In this project, the Amu Darya and Syr Darya – two rivers – become guides on a journey through Uzbekistan, Turkmenistan, Kyrgyzstan, Kazakhstan, and Tajikistan.
Early Islamic writings call the Amu and Syr Darya two of the four rivers of Paradise. Their water has sustained human life for forty thousand years, providing pastures for nomadic herders and irrigation for farmers, enabling the development of culture, trade, language, literature—and, in parallel, motivating a centuries-long succession of wars and imperial conquests. Turkic, Mongol, Hun, and Wu Hu nomadic warriors from the mountains fought settled farmers in the valleys and desert oases until the sixteenth century, before the conquests of the Qing dynasty and the British and Russian empires.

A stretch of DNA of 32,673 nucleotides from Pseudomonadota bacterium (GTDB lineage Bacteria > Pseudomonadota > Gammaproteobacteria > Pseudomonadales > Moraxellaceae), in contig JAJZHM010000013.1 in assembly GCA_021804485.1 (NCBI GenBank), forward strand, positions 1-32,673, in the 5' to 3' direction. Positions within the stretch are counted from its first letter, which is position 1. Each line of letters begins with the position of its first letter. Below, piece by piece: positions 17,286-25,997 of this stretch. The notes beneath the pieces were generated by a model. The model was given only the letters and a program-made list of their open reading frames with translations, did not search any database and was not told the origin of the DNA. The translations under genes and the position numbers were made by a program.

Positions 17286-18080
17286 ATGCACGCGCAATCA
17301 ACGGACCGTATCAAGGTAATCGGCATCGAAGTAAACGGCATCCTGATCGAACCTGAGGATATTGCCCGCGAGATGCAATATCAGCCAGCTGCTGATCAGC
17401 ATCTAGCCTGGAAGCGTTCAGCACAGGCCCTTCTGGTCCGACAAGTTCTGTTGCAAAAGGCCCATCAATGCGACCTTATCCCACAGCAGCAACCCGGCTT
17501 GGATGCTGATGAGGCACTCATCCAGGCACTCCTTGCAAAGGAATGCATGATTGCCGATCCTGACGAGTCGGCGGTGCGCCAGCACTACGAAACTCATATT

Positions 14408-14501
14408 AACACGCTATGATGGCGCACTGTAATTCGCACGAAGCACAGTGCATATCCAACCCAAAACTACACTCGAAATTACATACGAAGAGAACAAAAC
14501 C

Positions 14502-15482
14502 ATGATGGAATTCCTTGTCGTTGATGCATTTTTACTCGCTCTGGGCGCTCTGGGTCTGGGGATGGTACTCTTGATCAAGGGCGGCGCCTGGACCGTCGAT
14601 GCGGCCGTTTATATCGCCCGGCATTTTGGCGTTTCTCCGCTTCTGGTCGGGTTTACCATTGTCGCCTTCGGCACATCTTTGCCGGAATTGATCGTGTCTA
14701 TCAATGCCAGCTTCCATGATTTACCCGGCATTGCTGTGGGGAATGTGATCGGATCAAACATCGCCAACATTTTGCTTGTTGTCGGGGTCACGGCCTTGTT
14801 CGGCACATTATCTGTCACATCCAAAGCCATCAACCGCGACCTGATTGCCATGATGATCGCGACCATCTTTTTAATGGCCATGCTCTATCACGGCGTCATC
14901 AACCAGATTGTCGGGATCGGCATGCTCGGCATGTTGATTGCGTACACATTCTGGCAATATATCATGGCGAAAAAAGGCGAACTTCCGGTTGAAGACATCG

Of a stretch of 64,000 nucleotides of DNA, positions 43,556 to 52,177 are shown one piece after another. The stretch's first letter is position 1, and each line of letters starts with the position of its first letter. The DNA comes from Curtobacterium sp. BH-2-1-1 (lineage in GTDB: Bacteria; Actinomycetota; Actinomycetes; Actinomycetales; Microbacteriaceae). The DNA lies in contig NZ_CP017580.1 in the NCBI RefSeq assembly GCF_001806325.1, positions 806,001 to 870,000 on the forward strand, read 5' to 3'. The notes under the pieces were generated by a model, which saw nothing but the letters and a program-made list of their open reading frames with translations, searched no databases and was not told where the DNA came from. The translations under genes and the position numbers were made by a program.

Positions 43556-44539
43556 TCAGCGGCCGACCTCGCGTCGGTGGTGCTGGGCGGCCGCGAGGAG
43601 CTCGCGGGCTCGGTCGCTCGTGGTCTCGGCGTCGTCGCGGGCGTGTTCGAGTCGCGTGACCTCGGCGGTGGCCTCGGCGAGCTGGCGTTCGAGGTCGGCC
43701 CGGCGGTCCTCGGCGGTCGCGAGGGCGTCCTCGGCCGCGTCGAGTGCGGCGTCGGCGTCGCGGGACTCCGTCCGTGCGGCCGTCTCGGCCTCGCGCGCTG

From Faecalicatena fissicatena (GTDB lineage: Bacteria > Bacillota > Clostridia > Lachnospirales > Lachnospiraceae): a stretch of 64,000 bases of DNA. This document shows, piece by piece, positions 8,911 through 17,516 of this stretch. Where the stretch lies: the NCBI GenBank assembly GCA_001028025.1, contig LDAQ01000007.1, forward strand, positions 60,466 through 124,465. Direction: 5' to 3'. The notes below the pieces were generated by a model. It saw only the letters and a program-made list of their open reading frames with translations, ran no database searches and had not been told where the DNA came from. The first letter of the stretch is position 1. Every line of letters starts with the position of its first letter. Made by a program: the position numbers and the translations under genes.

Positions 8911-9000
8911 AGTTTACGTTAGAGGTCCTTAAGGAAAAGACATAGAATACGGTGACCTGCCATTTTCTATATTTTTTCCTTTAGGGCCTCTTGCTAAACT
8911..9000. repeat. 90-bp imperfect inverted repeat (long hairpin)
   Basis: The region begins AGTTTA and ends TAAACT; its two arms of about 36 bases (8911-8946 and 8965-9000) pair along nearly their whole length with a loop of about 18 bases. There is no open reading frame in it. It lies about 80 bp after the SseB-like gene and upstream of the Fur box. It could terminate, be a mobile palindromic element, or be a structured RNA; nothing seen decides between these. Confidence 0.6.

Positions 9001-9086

When the Soviet government officially incorporated Central Asia in 1917, it carved the land up into independent republics and transformed its rivers into a web of irrigation canals, turning the region into a gigantic cotton farm. Such large quantities of water were diverted that the Aral Sea, once the world’s fourth largest lake, began to disappear, replaced by salt and dust storms. When Moscow’s rule ended in 1991, five new Central Asian nations were left behind, burdened with struggling economies, artificial borders, and a growing environmental crisis.
Despite the divisions that have emerged since the collapse of the Soviet Union, the two rivers still run through these countries, binding them inextricably. This project follows the rivers from beginning to end, crossing into the lives of people and the layers of history that they intersect along the way.